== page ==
Mark Thoma sends us to this Washington Post article about an apparently low-paid private sector employee who has been signing off on GMAC mortgage foreclosures at the rate of roughly 10,000 per month with little regard for the accuracy of the documents he was signing.
...as the leader of the document execution team for GMAC Mortgage. He has signed off on as many as 10,000 foreclosures in a month, according to court documents. That's barely a minute per case, assuming he works a normal eight-hour day.
His signature indicated that the information in the cases was accurate to the best of his knowledge, and that he had signed in the presence of a notary. The problem was, that didn't always happen, according to depositions that Stephan gave in December and June for court cases involving families trying to keep their homes.
Stephan's admission has cast into doubt thousands of mortgage foreclosure filings. Ally Financial, the nation's fourth-largest home lender and GMAC's parent company, halted evictions of homeowners this week in the 23 states that mandate a court judgment before a lender can take possession of a property.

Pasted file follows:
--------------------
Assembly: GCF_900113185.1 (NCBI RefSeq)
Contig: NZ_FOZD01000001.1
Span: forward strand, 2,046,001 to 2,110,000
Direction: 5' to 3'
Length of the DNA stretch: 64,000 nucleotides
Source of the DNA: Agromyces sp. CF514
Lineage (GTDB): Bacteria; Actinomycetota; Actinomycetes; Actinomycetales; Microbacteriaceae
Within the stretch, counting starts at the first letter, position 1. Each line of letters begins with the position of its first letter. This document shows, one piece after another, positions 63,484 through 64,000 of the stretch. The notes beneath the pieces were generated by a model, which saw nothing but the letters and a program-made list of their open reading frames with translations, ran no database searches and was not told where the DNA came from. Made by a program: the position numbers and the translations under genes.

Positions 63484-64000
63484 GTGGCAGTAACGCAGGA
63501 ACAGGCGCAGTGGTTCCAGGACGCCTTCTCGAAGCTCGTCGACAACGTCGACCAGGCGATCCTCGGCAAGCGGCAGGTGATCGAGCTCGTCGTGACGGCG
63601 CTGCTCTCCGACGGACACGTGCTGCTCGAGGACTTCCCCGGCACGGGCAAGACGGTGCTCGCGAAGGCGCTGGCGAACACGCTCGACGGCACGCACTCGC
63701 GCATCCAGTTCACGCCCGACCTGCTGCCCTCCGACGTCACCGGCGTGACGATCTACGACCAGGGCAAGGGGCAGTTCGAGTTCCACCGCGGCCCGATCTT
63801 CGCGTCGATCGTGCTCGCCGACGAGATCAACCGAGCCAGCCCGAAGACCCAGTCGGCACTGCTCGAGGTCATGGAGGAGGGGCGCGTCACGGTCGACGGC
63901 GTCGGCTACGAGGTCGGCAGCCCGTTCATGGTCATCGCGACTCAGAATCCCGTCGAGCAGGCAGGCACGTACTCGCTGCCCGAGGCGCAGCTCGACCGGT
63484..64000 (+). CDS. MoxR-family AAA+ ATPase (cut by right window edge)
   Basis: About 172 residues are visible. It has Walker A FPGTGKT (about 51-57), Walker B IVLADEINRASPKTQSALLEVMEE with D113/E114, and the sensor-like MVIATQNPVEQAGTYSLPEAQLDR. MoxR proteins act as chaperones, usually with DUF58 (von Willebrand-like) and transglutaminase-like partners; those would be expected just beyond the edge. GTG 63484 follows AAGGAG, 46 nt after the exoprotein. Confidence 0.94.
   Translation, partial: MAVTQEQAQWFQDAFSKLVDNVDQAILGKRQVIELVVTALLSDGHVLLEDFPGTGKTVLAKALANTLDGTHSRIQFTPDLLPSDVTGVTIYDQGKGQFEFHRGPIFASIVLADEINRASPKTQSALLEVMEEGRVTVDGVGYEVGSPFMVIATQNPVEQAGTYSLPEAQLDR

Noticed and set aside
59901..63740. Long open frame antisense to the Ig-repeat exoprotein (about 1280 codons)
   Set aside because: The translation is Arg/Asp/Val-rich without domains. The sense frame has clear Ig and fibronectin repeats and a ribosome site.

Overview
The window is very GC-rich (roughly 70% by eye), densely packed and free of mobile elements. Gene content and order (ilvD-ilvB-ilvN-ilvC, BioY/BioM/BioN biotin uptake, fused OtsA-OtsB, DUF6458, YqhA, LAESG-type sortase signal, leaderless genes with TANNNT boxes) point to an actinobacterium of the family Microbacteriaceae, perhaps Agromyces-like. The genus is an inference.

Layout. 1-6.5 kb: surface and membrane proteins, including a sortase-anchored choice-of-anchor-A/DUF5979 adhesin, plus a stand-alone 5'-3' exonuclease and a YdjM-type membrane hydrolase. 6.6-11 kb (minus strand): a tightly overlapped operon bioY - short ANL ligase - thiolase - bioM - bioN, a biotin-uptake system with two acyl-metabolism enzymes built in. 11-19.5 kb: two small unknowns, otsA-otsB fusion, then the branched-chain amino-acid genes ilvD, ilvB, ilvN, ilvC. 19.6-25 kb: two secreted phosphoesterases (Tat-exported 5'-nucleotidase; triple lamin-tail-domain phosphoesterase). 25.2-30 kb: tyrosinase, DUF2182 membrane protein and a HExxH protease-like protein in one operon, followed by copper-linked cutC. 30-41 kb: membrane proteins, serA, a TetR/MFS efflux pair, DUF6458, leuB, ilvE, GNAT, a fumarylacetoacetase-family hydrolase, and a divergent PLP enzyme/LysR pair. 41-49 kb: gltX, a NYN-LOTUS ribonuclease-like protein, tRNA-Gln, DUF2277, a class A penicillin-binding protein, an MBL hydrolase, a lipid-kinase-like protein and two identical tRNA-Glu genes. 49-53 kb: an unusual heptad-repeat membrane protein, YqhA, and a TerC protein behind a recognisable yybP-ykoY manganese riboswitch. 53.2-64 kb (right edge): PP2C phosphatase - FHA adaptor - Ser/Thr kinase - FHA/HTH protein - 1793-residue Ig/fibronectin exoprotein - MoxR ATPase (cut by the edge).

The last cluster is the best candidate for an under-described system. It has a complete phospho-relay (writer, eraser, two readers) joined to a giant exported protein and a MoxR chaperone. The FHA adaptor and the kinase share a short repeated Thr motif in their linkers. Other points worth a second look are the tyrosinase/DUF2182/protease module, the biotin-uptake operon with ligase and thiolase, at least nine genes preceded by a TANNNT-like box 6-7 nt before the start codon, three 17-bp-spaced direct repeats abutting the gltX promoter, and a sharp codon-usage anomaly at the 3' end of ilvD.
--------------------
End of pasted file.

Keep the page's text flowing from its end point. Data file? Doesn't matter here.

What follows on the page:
When Jason Grodensky bought his modest Fort Lauderdale home last December, he paid cash. But seven months later, he was surprised to learn that Bank of America had foreclosed on the house, even though Grodensky did not have a mortgage.
Grodensky knew nothing about the foreclosure until July, when he learned that the title to his home had been transferred to a government-backed lender. "I feel like I'm hanging in the wind and I'm scared to death," said Grodensky. "How did some attorney put through a foreclosure illegally?"
Bank of America has acknowledged the error and will correct it at its own expense, said spokeswoman Jumana Bauwens.
The same article describes one real estate agent's attempt to halt a foreclosure because she had a buyer. Unable to halt it, the bank foreclosed and is now listing the property for less than the buyer was willing to pay. Apparently private sector firms that are too big to fail are also too big to achieve that ultimate of neo-classical economics accolades: efficiency. Or maybe it is efficient to foreclose and sell for less rather than halt foreclosure and sell for more? In that case, is efficiency all that we should care about?